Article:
Those injured in the mines. Straggling through thestreets. And one day, you come upon them sittingmotionless against a wall or lying in the Meadow, youhear the wails from a house, and the Peacekeepersare called in to retrieve the body.

Starvation is neverthe cause of death officially. But that fools no one. On the afternoon of my encounter with Peeta Mellark,the rain was falling in relentless icy sheets. Bythe time the market closed, I was shaking so hard Idropped my bundle of baby clothes in a mud puddle.

Besides, no one wantedthose clothes. Because at home was my motherwith her dead eyes and my little sister, with herhollow cheeks and cracked lips. I found myself stumbling along a muddy lane behindthe shops that serve the wealthiest townspeople. Themerchants live above their businesses, so I wasessentially in their backyards.

I remember theoutlines of garden beds not yet planted for the spring,a goat or two in a pen, one sodden dog tied to a post,hunched defeated in the muck. All forms of stealing are forbidden in District Punishable by death. But it crossed my mind thatthere might be something in the trash bins, and thosewere fair game.

Unfortunately, the bins had just been emptied. The ovens were inthe back, and a golden glow spilled out the openkitchen door. The words were ugly and I had nodefense. He stuck with the town kids, so how would I? His mother went back into the bakery, grumbling, buthe must have been watching me as I made my waybehind the pen that held their pig and leaned againstthe far side of an old apple tree.

Myknees buckled and I slid down the tree trunk to itsroots. It was too much. I was too sick and weak andtired, oh, so tired. Let them call the Peacekeepers andtake us to the community home, I thought. Or betteryet, let me die right here in the rain. There was a clatter in the bakery and I heard thewoman screaming again and the sound of a blow, andI vaguely wondered what was going on.

It was the boy. In his arms, he carried twolarge loaves of bread that must have fallen into thefire because the crusts were scorched black. Why not?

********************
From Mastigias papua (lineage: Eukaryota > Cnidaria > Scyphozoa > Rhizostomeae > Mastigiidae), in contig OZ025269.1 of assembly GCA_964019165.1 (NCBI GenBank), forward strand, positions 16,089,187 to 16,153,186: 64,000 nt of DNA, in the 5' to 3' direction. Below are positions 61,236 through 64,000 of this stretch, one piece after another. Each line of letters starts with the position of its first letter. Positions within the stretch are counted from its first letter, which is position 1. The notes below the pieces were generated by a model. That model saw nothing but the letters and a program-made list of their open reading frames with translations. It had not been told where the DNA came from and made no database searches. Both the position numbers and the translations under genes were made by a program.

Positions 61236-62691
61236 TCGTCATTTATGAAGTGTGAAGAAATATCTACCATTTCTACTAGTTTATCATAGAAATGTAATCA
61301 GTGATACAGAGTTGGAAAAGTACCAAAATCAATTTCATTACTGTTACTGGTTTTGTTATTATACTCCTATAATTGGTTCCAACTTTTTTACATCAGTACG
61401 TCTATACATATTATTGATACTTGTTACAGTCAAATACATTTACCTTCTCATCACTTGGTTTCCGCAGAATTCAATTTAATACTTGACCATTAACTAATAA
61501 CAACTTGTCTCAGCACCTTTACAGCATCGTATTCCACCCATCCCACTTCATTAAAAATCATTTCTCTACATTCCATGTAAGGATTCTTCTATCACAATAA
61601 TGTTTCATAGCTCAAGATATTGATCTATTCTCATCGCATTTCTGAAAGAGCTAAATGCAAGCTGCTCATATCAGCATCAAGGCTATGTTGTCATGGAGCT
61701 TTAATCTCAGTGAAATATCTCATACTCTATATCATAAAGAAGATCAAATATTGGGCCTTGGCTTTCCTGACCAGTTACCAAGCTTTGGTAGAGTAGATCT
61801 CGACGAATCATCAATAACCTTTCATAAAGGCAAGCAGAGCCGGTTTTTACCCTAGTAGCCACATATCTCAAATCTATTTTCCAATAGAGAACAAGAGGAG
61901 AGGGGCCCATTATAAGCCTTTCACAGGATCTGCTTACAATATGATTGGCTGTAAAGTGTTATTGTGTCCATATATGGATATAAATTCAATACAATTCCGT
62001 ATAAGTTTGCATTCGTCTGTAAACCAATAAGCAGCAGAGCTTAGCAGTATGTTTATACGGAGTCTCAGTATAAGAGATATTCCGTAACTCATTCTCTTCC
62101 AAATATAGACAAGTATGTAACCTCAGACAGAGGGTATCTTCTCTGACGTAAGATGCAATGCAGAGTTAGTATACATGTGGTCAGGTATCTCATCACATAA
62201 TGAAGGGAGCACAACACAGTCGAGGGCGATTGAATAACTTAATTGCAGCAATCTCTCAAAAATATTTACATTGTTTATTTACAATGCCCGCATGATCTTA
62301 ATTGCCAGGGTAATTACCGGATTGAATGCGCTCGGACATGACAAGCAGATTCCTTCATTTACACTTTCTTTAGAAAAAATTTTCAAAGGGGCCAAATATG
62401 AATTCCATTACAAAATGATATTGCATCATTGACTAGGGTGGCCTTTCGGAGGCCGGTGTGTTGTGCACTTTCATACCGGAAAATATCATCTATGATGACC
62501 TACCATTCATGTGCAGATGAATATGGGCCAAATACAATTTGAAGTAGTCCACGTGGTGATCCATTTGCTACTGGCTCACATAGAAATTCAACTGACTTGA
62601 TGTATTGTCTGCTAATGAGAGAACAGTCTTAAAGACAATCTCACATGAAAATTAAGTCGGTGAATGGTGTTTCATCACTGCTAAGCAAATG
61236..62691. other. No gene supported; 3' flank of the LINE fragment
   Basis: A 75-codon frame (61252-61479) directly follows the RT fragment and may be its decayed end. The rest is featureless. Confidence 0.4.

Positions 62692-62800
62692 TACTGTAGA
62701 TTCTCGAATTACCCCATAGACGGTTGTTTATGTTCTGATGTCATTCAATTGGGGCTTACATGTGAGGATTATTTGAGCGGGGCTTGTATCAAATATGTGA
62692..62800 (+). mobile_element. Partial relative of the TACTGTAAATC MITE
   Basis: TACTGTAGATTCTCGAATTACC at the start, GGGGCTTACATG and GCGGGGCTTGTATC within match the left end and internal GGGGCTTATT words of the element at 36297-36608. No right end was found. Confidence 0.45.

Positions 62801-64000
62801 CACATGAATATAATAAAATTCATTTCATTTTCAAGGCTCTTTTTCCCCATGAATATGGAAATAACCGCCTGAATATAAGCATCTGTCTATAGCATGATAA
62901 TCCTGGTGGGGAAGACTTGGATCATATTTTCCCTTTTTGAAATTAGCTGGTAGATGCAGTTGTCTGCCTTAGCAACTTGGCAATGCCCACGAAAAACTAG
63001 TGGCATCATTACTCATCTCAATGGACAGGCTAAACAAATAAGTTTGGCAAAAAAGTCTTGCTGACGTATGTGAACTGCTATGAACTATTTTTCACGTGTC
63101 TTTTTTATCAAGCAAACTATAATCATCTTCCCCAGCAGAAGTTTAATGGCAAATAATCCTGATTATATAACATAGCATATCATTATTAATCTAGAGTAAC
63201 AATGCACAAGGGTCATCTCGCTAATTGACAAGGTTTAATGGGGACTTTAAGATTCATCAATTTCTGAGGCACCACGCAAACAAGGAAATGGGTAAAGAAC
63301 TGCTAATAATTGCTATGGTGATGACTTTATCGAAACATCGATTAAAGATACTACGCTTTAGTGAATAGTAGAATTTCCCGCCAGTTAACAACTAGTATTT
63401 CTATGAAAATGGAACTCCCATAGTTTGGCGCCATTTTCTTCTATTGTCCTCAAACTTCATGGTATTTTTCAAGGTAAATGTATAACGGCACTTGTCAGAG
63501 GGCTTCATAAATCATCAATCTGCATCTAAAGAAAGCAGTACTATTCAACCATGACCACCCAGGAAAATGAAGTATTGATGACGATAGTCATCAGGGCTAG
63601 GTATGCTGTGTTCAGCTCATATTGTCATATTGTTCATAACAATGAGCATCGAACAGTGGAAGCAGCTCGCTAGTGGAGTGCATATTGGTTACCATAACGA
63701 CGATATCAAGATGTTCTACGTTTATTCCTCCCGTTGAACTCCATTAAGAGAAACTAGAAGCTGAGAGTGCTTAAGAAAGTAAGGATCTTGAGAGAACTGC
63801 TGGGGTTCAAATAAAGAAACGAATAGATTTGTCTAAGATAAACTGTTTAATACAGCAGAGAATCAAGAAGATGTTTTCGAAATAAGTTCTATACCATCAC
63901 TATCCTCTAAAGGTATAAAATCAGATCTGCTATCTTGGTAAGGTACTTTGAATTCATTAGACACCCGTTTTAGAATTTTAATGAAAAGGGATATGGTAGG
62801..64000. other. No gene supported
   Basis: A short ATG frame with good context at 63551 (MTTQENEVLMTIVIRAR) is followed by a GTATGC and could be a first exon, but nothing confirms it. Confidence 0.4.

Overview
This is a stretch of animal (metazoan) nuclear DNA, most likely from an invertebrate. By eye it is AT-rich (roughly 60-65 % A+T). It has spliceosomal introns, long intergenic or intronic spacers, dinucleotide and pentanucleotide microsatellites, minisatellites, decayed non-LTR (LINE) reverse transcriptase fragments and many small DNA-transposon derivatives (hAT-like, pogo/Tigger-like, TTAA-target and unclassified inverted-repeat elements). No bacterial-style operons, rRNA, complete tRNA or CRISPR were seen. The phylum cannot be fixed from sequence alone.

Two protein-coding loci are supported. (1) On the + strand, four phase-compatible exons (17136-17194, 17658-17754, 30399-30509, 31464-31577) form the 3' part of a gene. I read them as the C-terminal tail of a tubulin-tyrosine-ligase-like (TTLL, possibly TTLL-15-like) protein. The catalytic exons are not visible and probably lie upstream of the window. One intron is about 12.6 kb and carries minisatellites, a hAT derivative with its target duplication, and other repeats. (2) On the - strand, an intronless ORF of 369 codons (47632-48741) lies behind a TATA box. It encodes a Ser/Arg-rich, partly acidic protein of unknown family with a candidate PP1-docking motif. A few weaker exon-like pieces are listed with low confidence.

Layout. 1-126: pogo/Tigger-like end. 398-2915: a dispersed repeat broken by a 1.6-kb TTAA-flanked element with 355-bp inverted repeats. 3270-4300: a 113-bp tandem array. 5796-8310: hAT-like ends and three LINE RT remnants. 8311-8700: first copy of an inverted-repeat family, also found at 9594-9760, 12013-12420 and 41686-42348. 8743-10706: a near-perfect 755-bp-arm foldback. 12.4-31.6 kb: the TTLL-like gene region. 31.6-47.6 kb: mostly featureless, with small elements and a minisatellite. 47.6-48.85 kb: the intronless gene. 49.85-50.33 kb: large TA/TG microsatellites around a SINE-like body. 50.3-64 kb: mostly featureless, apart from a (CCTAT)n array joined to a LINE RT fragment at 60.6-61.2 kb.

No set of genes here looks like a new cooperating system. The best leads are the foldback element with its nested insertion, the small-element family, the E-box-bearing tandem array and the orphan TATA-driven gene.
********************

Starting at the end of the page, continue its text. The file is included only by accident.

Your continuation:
No one decent will buy burnedbread! He began to tear off chunks from the burned partsand toss them into the trough, and the front bakerybell rung and the mother disappeared to help acustomer. The boy never even glanced my way, but I waswatching him. Because of the bread, because of thered weal that stood out on his cheekbone. What hadshe hit him with? My parents never hit us. The boy took one look back to the bakery as ifchecking that the coast was clear, then, his attentionback on the pig, he threw a loaf of bread in mydirection.

The second quickly followed, and hesloshed back to the bakery, closing the kitchen doortightly behind him. I stared at the loaves in disbelief. They were fine,perfect really, except for the burned areas. Did hemean for me to have them? He must have. Becausethere they were at my feet. Before anyone couldwitness what had happened I shoved the loaves upunder my shirt, wrapped the hunting jacket tightlyabout me, and walked swiftly away. The heat of thebread burned into my skin, but I clutched it tighter,clinging to life.

By the time I reached home, the loaves had cooledsomewhat, but the insides were still warm. Iscraped off the black stuff and sliced the bread. Weate an entire loaf, slice by slice. It was good heartybread, filled with raisins and nuts. I put my clothes to dry at the fire, crawled into bed,and fell into a dreamless sleep.

Might have droppedthe loaves into the flames, knowing it meant beingpunished, and then delivered them to me. But Idismissed this. It must have been an accident. Whywould he have done it? Still,just throwing me the bread was an enormouskindness that would have surely resulted in a beatingif discovered. We ate slices of bread for breakfast and headed toschool. It was as if spring had come overnight. Warmsweet air. Fluffy clouds. At school, I passed the boy inthe hall, his cheek had swelled up and his eye hadblackened.

But as I collected Primand started for home that afternoon, I found himstaring at me from across the school yard. Our eyesmet for only a second, then he turned his head away. The first dandelion of the year. A bell went offin my head. I thought of the hours spent in the woodswith my father and I knew how we were going tosurvive. To this day, I can never shake the connection betweenthis boy, Peeta Mellark, and the bread that gave mehope, and the dandelion that reminded me that I wasnot doomed.

And more than once, I have turned inthe school hallway and caught his eyes trained onme, only to quickly flit away. I feel like I owe himsomething, and I hate owing people. I thought about it a couple of times,but the opportunity never seemed to present itself. And now it never will.